Strike action also took place on Saturday with a further three teachers joining SWU by withdrawing their labour. I respect their bravery. We won’t let them strike alone and were joined by established members of SWU.

There have been no pay rises for teachers at Shane for at least 7 years and SWU are striking for an across the board rise of 3%. Also in the strike demands are Shakai Hoken (employer contributory health and pension) and job security through permanent contracts.

SWU is here for good, we’re a part of the furniture and we’re not giving up the fight for better working conditions for all the workers at Shane. Shane Corp have had five years to negotiate an end to the strikes but have unfathomably failed to do so. Our demands are perfectly reasonable. Now is the time for management to put something on the table but I expect they will continue to delay as SWU continues to grow in strength and numbers.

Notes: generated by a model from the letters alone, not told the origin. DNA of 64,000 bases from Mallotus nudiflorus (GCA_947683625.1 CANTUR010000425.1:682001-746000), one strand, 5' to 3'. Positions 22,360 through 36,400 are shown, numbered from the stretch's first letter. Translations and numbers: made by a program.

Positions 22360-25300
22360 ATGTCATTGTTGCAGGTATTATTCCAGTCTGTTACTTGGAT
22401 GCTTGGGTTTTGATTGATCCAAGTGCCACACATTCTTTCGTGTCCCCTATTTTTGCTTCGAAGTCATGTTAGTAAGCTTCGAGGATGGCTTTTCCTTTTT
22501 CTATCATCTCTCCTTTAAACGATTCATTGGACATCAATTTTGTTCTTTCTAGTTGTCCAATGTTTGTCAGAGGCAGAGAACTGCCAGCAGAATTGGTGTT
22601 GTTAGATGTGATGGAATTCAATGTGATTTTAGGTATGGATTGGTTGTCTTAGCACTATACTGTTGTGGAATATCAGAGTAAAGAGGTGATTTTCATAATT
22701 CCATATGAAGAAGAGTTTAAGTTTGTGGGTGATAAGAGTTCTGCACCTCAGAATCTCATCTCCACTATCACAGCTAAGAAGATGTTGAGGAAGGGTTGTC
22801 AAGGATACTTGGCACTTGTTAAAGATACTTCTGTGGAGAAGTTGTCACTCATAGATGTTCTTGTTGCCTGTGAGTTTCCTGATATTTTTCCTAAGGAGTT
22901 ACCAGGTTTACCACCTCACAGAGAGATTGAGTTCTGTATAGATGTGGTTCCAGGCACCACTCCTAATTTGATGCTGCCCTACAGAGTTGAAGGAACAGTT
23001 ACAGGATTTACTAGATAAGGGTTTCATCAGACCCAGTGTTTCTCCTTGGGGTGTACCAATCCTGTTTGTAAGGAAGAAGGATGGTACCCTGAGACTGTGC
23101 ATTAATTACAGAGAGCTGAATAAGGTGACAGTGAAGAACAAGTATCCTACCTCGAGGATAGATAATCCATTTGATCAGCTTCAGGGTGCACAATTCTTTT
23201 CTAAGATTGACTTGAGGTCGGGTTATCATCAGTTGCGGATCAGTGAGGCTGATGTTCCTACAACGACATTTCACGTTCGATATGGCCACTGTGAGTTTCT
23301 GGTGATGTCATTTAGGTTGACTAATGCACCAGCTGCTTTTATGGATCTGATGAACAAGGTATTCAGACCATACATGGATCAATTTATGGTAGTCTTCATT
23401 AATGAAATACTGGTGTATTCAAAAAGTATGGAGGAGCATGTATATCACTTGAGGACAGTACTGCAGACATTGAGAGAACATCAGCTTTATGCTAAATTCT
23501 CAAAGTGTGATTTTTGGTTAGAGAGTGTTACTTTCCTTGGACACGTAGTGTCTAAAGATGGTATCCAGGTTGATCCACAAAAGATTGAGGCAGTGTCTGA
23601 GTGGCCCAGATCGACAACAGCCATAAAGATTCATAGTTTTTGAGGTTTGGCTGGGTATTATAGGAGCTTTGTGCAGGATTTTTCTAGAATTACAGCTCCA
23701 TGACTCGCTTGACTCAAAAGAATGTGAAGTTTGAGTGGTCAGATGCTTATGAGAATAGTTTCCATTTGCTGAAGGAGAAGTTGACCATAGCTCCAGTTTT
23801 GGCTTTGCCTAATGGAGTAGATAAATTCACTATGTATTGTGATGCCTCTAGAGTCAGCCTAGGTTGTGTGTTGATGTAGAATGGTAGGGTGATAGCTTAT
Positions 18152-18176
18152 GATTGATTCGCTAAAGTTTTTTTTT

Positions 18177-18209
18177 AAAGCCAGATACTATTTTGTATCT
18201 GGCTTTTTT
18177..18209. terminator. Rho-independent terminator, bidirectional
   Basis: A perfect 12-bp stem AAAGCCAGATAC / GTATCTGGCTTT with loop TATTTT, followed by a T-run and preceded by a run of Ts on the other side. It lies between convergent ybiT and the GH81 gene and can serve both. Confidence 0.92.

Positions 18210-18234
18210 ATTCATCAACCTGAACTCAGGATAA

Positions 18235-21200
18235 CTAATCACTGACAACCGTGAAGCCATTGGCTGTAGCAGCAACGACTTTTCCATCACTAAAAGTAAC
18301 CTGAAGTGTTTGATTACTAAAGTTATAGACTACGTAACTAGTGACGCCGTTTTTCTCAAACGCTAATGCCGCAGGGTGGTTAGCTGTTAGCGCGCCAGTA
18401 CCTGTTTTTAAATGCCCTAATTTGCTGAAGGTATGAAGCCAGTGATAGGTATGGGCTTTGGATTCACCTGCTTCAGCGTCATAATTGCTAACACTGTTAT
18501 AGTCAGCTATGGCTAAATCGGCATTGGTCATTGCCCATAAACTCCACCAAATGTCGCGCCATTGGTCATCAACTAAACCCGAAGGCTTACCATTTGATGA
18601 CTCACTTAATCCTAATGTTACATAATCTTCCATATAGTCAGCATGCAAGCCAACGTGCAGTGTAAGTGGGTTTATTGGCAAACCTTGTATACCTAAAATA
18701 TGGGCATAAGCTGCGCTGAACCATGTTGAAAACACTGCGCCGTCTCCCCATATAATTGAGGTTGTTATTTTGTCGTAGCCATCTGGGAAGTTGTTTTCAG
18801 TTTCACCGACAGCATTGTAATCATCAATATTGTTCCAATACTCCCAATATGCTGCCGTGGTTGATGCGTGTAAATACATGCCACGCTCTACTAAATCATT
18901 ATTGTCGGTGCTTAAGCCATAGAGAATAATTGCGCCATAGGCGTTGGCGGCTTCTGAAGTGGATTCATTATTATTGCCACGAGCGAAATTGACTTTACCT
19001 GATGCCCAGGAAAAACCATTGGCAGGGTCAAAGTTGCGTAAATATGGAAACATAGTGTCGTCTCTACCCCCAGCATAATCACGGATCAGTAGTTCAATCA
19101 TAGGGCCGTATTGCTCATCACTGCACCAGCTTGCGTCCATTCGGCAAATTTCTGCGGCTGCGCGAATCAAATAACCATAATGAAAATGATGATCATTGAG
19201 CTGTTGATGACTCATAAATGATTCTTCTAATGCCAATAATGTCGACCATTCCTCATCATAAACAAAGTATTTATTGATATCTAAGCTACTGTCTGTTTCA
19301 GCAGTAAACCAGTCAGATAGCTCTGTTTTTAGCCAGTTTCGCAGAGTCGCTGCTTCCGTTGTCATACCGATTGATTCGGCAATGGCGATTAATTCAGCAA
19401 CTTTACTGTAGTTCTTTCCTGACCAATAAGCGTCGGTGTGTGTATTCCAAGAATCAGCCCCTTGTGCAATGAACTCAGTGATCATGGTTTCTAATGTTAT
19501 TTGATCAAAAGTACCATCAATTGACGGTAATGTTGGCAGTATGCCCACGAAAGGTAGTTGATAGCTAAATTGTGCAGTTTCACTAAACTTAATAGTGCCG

Adam Cleeve
SWU Branch President
November 23rd 2019

Reinstated Shane Worker Cleeve

Bread and Roses: Tokyo Tribunal Turns Tables on Shane Language School

Full disclosure: I am the executive president of Tokyo General Union (Tozen), and the plaintiff in this court case is a member of my union. I have a clear conflict of interest here since, although Tozen is not a direct party to the litigation, the union’s fight is key background.

So, dear reader, please read this month’s installment while keeping in mind my inevitable subjectivity on the matter.